Virtues of Minds and Morals
Robert C. Roberts, Jason Baehr, and Janelle Aijian, discuss the difference between intellectual and moral virtues, the love of truth, the complicated nature of curiosity, and the place of knowledge and truth in the context of a good life.
What is the difference between an intellectual virtue and a moral virtue? When we talk about the intellectual virtues, what are we talking about?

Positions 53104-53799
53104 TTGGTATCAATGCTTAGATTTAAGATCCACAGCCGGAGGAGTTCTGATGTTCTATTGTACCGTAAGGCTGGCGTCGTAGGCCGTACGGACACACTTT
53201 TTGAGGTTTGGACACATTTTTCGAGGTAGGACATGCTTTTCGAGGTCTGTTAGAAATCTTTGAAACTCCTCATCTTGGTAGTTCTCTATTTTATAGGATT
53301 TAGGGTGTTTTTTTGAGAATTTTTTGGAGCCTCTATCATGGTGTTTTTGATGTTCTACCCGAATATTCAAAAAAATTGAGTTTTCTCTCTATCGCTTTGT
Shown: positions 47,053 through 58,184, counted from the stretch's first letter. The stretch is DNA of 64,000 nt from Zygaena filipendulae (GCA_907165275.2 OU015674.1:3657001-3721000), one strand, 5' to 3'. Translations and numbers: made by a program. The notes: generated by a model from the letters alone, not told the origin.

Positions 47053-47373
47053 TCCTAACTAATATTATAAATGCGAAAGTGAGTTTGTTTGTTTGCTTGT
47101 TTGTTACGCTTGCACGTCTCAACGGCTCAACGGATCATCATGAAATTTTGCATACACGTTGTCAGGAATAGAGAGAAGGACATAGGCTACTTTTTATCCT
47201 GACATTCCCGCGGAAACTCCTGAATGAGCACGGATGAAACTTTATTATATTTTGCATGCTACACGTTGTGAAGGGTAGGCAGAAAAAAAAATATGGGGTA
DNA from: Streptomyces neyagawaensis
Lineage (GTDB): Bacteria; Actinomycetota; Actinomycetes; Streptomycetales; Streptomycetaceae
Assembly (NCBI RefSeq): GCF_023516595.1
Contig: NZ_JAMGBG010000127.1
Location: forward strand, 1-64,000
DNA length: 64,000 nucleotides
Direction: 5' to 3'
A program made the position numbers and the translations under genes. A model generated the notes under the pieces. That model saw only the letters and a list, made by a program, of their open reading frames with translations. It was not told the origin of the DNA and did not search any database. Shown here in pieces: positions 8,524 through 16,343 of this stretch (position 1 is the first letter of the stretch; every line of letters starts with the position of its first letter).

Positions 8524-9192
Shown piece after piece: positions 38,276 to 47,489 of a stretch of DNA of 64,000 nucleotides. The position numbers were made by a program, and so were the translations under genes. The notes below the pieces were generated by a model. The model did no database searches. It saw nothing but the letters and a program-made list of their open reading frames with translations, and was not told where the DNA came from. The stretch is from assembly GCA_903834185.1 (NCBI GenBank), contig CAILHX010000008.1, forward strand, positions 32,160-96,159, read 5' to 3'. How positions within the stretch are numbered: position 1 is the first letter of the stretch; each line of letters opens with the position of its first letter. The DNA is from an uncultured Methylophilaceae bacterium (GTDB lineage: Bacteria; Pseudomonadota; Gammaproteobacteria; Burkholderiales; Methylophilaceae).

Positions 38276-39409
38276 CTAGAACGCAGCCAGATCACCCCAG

Yeah. That’s a little bit of a controversial question, among the philosophers, but I would say, some of the intellectual virtues have very clearly intellectual names. Like, open-mindedness. That seems like a virtue that’s clearly intellectual, and pretty clearly not merely moral virtue. Although, there will be moral elements involved in open-mindedness, a kind of willingness to be, maybe a kind of humility that would be necessary for the really open-minded person. Let’s see, now. Where did I, um. Oh, the difference between. [chuckles] Yes. So, there are some of the virtues are clearly named in a way that makes them sound very intellectual. Other intellectual virtues are named by the names of moral virtues. So, for example, I was speaking a moment ago about our interaction with one another in intellectual matters, and there, a kind of generosity is important. One of the ways that we learn from others is to learn to admire their accomplishments. And that’s a kind of generosity, a kind of generosity of spirit. Similarly, humility is a virtue that’s both moral and intellectual. And so, the question might arise, well, what makes intellectual generosity intellectual and what makes intellectual humility intellectual? And I think that the answer to that is, just a matter of context. So, if the context is an intellectual context in which goods, intellectual goods are at issue, or are being promoted, then the virtue becomes an intellectual virtue. Perhaps, you can say that it becomes intellectual in virtue of the community caring about intellectual goods. So, there’s a kind of a basic virtue, a basic intellectual virtue of loving understanding and truth and knowledge. That’s behind all of the other intellectual virtues, like generosity or humility.